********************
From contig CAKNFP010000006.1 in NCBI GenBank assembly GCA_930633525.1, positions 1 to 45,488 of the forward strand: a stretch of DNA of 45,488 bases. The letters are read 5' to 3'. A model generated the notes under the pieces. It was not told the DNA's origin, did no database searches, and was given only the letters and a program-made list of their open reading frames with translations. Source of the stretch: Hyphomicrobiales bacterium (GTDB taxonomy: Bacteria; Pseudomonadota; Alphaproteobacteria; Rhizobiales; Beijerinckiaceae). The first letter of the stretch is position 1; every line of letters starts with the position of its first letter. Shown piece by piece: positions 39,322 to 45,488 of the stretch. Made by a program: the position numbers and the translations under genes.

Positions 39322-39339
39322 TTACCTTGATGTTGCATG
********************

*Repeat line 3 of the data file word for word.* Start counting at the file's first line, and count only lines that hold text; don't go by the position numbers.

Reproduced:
39322 TTACCTTGATGTTGCATG